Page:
Bilingual Preaching

hello bonjour

To be truly effective, preachers have to become bilingual—fluent in two languages. I say that even though I only speak English.

What are the two essential languages a preacher must speak? Not English and French (even in Canada). Not Greek and Hebrew (though learning to read both is a great help to any preacher). The two languages a preacher must speak fluently are grace and truth.

Jesus spoke both. The opening chapter in John’s Gospel introduces Jesus as the Word, the One who communicated the Father’s heart. John tells us Jesus was “full of grace and truth” (John 1:14). His words and actions were both gracious and truthful.

But while Jesus was equally fluent in the vocabulary of grace and truth, most of us are not. We typically have either grace or truth as our mother tongue.

Preachers whose native language is grace convey warm-hearted compassion through their words, tone and gestures. No matter what passage they are preaching, their words come accented with grace. In a pastoral way, they speak hope into broken hearts.

On the other hand, preachers whose first language is truth excel in emphasizing God’s revealed will. No matter what passage they are preaching, they explain God’s righteous standards and expose our failure to reach it. Like biblical prophets, they fearlessly call people to turn away from sin and turn back to God.

The problem is that most of us are not bilingual when it comes to communicating both grace and truth. We speak one without an accent; the other is somewhat foreign to us. As a result we fail to communicate the fullness of God’s Word.

Those who gravitate towards grace (I’m in this group) tend to unintentionally under-emphasize God’s holy demands. Over time, our listeners can become complacent and self-satisfied. On the other hand, those strong in trumpeting truth, can leave people feeling chastened and defeated. Without a regular reminder of God’s gracious provision, our hearers will try to muscle up in their own strength or will be tempted to give up when their strength fails.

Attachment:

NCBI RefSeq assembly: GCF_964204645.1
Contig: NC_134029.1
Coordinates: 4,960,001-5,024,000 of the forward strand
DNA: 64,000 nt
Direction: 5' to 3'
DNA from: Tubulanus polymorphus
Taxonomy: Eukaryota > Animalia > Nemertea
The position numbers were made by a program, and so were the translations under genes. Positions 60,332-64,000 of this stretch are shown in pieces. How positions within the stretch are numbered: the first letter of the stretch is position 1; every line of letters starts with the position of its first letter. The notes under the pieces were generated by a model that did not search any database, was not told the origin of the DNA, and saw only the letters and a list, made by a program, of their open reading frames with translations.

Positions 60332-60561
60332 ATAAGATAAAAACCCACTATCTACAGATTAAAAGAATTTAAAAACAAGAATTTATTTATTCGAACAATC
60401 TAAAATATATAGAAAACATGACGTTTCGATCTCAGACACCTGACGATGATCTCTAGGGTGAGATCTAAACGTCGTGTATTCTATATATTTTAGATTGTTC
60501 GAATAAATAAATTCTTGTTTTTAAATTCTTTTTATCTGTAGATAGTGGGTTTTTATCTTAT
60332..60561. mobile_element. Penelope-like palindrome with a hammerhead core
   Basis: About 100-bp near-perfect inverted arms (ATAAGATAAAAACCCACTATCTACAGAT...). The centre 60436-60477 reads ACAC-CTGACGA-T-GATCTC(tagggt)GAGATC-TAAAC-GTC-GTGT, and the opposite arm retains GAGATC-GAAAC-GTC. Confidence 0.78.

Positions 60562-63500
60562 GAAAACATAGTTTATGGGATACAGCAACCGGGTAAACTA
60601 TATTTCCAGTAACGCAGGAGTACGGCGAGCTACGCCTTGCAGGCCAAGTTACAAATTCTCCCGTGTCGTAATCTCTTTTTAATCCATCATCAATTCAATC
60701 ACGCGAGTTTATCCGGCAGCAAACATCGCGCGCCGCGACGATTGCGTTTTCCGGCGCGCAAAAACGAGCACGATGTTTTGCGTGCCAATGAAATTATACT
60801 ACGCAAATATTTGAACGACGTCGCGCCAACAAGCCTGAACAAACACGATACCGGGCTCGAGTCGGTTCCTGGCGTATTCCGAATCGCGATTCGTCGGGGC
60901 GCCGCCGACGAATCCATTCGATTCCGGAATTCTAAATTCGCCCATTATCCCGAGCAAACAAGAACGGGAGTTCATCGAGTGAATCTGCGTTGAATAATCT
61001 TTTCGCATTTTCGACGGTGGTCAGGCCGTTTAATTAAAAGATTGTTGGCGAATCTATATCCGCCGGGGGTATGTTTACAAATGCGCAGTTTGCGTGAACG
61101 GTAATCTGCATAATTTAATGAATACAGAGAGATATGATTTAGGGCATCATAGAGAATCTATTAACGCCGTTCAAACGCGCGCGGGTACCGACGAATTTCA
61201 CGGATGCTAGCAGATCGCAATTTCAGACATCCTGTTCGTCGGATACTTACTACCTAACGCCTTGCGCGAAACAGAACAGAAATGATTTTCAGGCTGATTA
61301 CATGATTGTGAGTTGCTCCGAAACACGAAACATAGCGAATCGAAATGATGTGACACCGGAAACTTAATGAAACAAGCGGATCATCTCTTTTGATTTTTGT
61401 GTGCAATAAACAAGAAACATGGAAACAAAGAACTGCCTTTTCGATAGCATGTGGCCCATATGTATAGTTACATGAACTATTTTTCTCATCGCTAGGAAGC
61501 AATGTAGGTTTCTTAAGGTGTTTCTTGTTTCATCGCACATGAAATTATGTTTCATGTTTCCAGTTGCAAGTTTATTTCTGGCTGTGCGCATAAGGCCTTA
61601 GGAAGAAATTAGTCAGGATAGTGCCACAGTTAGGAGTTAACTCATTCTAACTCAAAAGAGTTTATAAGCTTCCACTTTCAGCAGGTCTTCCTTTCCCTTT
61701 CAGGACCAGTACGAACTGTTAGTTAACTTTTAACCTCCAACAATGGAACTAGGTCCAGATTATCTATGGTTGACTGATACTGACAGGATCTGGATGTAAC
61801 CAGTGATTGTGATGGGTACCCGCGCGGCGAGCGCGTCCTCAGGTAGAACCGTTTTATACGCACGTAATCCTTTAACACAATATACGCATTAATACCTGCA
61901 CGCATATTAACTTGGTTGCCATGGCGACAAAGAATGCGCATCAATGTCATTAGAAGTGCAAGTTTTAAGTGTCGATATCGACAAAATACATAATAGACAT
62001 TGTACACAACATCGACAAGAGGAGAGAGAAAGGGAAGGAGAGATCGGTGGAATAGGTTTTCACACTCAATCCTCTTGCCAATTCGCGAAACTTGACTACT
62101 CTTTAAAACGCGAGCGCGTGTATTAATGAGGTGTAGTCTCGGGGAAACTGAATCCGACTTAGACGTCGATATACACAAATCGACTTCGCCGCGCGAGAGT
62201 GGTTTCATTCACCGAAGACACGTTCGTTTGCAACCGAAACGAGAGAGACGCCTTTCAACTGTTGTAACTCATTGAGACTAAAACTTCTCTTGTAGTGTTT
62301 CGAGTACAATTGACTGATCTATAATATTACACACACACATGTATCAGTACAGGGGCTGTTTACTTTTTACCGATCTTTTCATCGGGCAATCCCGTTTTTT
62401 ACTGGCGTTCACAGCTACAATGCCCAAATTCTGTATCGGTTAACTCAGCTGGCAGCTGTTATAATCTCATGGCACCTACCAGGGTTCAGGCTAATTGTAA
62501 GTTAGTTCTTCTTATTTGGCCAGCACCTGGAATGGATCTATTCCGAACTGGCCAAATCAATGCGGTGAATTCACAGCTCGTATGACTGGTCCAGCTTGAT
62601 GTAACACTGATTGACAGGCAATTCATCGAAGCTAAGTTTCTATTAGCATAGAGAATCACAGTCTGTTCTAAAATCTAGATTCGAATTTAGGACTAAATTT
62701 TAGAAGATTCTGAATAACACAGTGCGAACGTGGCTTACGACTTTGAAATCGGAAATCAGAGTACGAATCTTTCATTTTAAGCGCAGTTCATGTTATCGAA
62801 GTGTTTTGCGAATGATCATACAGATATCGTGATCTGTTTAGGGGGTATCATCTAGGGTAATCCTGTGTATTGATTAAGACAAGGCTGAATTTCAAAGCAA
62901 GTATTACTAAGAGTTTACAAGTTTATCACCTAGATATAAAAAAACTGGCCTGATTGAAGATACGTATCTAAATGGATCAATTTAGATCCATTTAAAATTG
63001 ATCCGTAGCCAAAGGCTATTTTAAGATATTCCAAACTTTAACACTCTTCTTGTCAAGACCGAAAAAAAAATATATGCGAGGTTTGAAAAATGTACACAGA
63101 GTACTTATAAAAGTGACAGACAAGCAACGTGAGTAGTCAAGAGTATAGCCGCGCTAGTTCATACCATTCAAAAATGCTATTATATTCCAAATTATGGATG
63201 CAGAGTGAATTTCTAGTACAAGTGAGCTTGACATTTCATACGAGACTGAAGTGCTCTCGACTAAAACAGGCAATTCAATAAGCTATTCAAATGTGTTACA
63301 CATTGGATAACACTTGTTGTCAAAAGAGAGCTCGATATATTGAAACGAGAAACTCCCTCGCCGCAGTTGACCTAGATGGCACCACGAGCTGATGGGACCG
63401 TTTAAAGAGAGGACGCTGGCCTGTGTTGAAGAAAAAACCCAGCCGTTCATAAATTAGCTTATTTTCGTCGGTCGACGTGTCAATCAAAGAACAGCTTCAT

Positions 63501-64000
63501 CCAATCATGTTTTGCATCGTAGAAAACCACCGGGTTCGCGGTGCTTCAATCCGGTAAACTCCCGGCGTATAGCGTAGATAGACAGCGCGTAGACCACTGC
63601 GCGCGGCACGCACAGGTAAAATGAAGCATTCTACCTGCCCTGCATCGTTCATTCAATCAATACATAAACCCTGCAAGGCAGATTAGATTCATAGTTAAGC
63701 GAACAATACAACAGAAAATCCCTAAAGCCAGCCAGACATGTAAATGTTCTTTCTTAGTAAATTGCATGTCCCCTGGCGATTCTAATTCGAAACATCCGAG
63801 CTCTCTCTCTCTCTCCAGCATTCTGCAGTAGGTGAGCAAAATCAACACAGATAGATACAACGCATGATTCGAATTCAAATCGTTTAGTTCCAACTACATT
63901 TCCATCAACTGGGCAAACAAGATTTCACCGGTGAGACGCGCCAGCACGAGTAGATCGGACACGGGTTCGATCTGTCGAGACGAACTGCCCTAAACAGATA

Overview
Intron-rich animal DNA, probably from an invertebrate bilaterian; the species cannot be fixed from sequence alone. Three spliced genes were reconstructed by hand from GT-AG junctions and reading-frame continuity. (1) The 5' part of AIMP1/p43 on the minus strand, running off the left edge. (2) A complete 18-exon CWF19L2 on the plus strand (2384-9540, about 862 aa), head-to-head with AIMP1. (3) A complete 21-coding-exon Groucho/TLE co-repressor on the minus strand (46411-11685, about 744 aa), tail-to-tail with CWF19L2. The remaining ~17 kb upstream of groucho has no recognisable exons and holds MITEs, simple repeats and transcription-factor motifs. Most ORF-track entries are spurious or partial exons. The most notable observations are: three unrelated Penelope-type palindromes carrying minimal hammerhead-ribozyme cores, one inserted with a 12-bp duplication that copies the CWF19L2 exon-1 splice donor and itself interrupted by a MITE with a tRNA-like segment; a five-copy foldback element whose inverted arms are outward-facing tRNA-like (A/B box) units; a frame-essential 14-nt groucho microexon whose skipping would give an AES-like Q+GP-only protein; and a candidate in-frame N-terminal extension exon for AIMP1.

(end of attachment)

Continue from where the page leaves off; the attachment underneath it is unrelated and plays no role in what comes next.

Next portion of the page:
grace truthHow does a preacher who is strong in one of the two essential languages learn to preach well in the other? While I’m still learning to speak fluently and forcefully in both grace and truth, here are some things that I’ve found helpful.

First, commit yourself to taking your tone from the passage itself. Look for words that indicate the author’s emotional emphasis and then follow his lead. If the passage has a pastoral feel, let that come out in your sermon. If it shakes people up with prophetic fervour, let your sermon do the same. Being faithful expositors means we not only convey the message of the text, we also convey it’s mood.

Second, listen to preachers who excel in the language you are trying to learn. I have found several expositors who effectively convey a strong prophetic edge in their sermons without giving up on grace. While I can’t clone them, I’ve tried to learn from them.

Third, remember that learning a second language takes practice and causes discomfort. You will feel conspicuous and awkward at times. You will be tempted to revert to what comes most naturally to you. But push on to become homiletically bilingual. Prayerfully rely on Christ to help you be Christ-like in preaching with both grace and truth. Like all who learn a second language, you’ll be glad you did.

This entry was posted in Heritage, Life Lessons, Ministry Matters, preaching. Bookmark the permalink.

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